Progressive Voice is a bi-weekly opinion column. The views expressed are solely the author’s.
By Reid Goldstein
We all talk about it, but without pulling together, we can’t achieve it. Equity, that is.
Arlington Public Schools’ definition of equity is found in its Strategic Plan, which aspires to “Eliminate opportunity gaps and achieve excellence by providing access to schools, resources, and learning opportunities according to each student’s unique needs.”
However, eliminating opportunity gaps and achieving excellence is more difficult when our students — upper and lower income, native English and English learner households — are separated from their peers due to decades-old land use and housing policies that exacerbate inequity. When the County Board approves new housing developments or expands density in the same few areas of the County, the same set of schools are repeatedly impacted. And where schools are repeatedly impacted, stability is disrupted, and opportunity gaps can and do widen to adversely impact equity in our school system.
Newly approved multi-family residences bring increased school enrollment which inevitably spurs additional relocatables, potential capital expansion, boundary changes, staffing changes, bus route changes, program moves, and parent organization leadership and advocacy changes. While these are normal growing pains, the growing happens repeatedly in the same places.
To eliminate opportunity gaps and achieve excellence, the School Board needs the County Board’s help in managing growth and looking at its consequences, especially where increased density is contemplated. One strategy needs to be a commitment to greater socio-economic integration in the classroom.
Greater classroom socio-economic integration is a path to universal opportunity for a shared educational experience and the social intelligence and awareness that comes from exposure to peers from wide-ranging walks of life. The Century Foundation’s Richard Kahlenberg has written extensively on its benefits. In addition to improved academic outcomes, classroom socio-economic integration can narrow the opportunity gap and create a 21st century workforce and citizenry adept at collaborating across diverse groups.
To reach the excellence that equity promises, all schools require sufficient funding for unique needs, high-quality staffing and professional learning support, and student and family engagement — all factors that strengthen a school’s stability. APS provides additional resources through increased staffing for schools with higher proportions of English learners, as well as staffing and funding through the Federal Title I program for students from economically disadvantaged households. Yet those additional resources have not achieved equity.
On its own, APS has limited tools to accomplish greater socio-economic integration in classrooms. Doing so through boundary readjustment faces the challenge of overcoming the geographic concentration of socio-economic disparities in the County. Relocating students out of their neighborhoods was one factor creating near-universal dislike of busing as that practice played out in the 1970s and 1980s. Further, school boards and communities have to wrestle with which neighborhoods are bused, and why.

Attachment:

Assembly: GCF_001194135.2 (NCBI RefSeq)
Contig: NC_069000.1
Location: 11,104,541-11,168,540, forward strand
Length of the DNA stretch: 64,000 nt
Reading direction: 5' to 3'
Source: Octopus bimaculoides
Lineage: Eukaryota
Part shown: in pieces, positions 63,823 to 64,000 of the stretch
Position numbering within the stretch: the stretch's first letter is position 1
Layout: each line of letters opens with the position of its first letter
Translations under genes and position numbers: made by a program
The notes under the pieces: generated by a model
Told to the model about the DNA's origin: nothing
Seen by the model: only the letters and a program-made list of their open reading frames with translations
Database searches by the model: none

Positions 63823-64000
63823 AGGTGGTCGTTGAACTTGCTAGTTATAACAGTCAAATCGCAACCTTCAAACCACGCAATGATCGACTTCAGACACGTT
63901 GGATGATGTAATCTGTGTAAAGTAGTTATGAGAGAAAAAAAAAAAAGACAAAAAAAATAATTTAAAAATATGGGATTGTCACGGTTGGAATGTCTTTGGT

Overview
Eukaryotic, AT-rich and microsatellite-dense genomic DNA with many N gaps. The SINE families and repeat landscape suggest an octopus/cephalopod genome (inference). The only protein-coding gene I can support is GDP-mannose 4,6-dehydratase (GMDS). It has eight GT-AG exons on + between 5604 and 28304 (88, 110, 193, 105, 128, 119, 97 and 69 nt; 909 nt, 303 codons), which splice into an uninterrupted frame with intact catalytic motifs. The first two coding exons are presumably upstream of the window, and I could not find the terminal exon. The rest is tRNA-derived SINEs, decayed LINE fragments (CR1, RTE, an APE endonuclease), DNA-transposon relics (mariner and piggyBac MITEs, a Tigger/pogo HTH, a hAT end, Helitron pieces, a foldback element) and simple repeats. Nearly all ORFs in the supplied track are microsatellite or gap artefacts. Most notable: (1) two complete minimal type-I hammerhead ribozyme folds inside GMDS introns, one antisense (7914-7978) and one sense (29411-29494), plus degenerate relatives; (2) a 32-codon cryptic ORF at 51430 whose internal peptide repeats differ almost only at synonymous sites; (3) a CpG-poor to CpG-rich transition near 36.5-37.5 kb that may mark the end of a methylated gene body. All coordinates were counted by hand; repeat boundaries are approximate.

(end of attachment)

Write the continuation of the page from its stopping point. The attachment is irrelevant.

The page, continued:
A third method, option schools, can encourage a measure of socio-economic diversity. The percentage of students receiving free-and-reduced lunch, a measure of poverty, cluster around the county average at option schools Arlington Traditional School (31%), Claremont Immersion (31%), Key Immersion (39%) and the Montessori Public School of Arlington (28%), for example, in the most recent data available. Yet option schools also come with waiting lists, more students bused longer distances, higher transportation costs, less walking and the character of the school system tipping away from neighborhood schools.
Attaining the kind of equity APS strives for means that both Arlington County Government and APS must be careful to avoid adding more need to schools already impacted by over-enrollment. Each new residential housing development needs to be reviewed to determine what it adds to APS’ benefits and challenges, not simply what it adds to total enrollment, or the tax base. ACG needs to understand the effect on schools — and which schools — before approving any new increase in density.
An ACG-APS partnership is essential because when residential expansion happens in the same few areas of the County — mostly in the major transportation corridors — the schools in that area feel the effects.
Equity is the path to equality of opportunity for our students. But new housing and density decisions continue to affect the same schools in the same parts of the County, creating more need in schools where overcrowding impedes addressing that need. ACG and APS must focus on the goal of equity and work together to attain it.
Reid Goldstein is serving his second term on the Arlington County School Board. His views do not reflect the opinions of Arlington Public Schools or the Arlington School Board.